To such happy readers we would offer the affectionate entreaty-Oh, fix your eye continually on the immortal prize; and as the racer in the full sweep of his course never allows anything to intercept his career or distract his attention; as he heeds not a cry, marks not a flower; neither looks to the right hand nor to the left, upwards nor downward, but onwards to the goal ;-50 do you forget the things which are behind; so do you press to the mark, the crown of glory which shall never fade away. Soon, soon, your race will be run, your journey finished; the shadows of time exchanged for the realities of eternity. Beware, then, of the allurements of sense, and the magnets offered to your affections in the world. They can never satisfy, they will soon fade. Now, the grand distinction between a child of God and a man of the world is this, that the one regards the earth as the chief place of his existence, and values it for its own sake, abstractedly considered. He has his portion here, his good things in this life. While the other, the true believer, habitually views it in immediate relation to God and eternity. His portion is Christ and eternal glory. “ As for me,” he exclaims, “I will behold thy face in right
I shall be satisfied when I awake with thy likeness.” And he values the world, not for its own sake, but in so far as he may, while in it, advance the glory of the Lord, build for eternity, through the grace of God, and become instrumental in saving many souls from death, and filling the golden censer with believing prayers on behalf of the church of Christ, of beloved relations, and for the rapid progress of the gospel in evangelizing the world.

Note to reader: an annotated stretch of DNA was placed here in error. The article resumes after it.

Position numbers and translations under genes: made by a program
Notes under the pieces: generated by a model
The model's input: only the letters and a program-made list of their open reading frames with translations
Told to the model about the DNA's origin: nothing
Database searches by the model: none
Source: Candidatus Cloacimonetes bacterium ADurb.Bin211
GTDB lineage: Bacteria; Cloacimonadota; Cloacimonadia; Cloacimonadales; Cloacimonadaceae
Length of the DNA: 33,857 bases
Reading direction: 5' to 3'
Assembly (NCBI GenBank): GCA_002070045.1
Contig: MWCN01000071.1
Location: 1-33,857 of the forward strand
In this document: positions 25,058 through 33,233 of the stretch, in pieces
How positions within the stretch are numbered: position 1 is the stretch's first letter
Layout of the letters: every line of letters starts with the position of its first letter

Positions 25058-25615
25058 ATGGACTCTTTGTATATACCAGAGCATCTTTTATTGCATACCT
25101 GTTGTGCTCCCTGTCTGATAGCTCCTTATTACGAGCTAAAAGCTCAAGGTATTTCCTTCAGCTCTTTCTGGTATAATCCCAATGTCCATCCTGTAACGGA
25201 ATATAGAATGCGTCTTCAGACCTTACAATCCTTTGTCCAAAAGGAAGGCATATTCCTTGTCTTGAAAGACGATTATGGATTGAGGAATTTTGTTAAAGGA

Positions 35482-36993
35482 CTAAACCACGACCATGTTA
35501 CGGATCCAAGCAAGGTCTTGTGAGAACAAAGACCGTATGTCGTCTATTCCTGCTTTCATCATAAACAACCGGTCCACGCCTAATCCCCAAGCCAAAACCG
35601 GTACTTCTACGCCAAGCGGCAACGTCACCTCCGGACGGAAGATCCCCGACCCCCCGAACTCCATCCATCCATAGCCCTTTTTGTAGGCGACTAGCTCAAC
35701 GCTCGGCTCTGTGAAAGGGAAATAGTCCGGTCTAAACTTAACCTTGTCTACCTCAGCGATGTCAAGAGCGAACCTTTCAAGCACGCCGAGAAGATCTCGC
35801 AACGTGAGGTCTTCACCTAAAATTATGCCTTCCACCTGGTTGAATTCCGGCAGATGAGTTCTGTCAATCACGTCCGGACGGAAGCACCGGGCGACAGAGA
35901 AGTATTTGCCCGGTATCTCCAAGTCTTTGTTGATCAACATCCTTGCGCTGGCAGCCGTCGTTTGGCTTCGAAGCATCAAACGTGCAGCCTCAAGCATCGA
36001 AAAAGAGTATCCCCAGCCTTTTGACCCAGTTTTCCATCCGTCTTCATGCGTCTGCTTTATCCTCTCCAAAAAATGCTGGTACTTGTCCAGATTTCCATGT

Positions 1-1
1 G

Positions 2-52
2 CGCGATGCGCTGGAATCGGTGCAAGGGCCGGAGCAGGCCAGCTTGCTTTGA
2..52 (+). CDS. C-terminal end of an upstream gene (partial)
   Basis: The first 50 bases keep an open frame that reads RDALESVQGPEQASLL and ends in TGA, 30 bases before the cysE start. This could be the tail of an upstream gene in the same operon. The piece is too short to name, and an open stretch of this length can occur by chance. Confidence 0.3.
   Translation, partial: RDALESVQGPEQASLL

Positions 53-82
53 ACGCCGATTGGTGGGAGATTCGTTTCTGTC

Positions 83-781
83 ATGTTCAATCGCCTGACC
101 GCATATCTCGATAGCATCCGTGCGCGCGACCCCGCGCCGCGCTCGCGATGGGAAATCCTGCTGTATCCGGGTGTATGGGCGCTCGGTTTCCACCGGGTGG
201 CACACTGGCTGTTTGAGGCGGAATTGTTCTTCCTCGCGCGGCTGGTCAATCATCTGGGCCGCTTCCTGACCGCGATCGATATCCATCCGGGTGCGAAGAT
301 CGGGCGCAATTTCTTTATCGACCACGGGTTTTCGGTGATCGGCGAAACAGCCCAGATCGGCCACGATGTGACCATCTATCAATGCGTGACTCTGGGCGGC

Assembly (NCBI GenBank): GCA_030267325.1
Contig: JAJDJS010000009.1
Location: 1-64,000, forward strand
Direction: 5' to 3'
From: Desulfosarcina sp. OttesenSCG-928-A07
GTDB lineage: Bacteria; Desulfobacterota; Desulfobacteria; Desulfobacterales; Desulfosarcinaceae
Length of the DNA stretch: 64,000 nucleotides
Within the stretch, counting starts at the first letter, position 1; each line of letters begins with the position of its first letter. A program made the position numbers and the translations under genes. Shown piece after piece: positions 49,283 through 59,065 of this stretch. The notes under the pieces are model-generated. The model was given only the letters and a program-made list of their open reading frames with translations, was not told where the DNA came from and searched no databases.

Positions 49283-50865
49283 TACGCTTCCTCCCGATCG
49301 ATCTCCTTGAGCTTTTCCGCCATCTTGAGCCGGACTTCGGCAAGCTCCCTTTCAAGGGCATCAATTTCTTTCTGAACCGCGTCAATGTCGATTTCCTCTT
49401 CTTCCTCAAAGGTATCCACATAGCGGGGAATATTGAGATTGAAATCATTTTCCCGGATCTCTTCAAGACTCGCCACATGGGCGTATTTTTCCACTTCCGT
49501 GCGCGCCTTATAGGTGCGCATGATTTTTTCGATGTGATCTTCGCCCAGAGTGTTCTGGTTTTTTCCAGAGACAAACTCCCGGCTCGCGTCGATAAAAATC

Who, then, can calculate the infinite privileges which the love of God has connected with every passing minute on earth? Since even in that limited space the believer may, through the Spirit, at any time sow immortal seeds in his own soul or in the minds of others, which, through the atonement and inter
cession of Jesus, may bud, blossom, and bear glorious fruit for
In that brief period he may enter the immediate presence of God, and present a believing prayer, with the incense of the Redeemer's blood and righteousness, on behalf of some precious soul, which may be fully answered, long after he has entered the world of spirits. Surely, in this point of view, it is high time that we were awakened out of sleep. For it is only in the light of Calvary and the light of eternity that we can appreciate, in some degree, the value of time and our own momentous responsibility, or realize that every moment spent for God through love to Jesus, is a jewel laid up in the treasury of eternal glory.
Let us, then, begin this new stage in our rapid progress to eternity, so that it may be one to which, through grace, we shall look back from the realms above-the high 'vantage ground of eternity--with triumphant joy-with ceaseless gratitude. If such be our determination, let it be immediately registered and confirmed at the throne of grace--the fountainhead of strength. For our starting point, when we wish to quicken our heavenly journey, must be in spirit) from Cal. vary. It is in vain to attempt perseveringly to hasten to meet “ the Bridegroom," if we do not begin by a visit, of no ordinary kind, to the blood of sprinkling—the fountain "opened for sin and uncleanness.” For here alone do we obtain (in answer to fervent, believing prayer) new grace, life, vigour. ``And where a soul is thus pardoned and restored, borne onwards by the constraining love of Christ, how rapidly does he advance, like a vessel under press of sail passing through the breakers to the haven of everlasting rest. Such " rapid travellers” shall have an entrance ministered to them abundantly unto the everlasting kingdom of our Lord and Saviour Jesus Christ.
J. F. SHAW, BOOKSELLER, SOUTHAMPTON ROW, AND
PATERNOSTER ROW, LONDON; AND W. INNES, BOOKSELLER, SOUTH HANOVER STREET, EDINBURGH.
London: J. & W. RIDER, Printers, 14, Bartholomew Close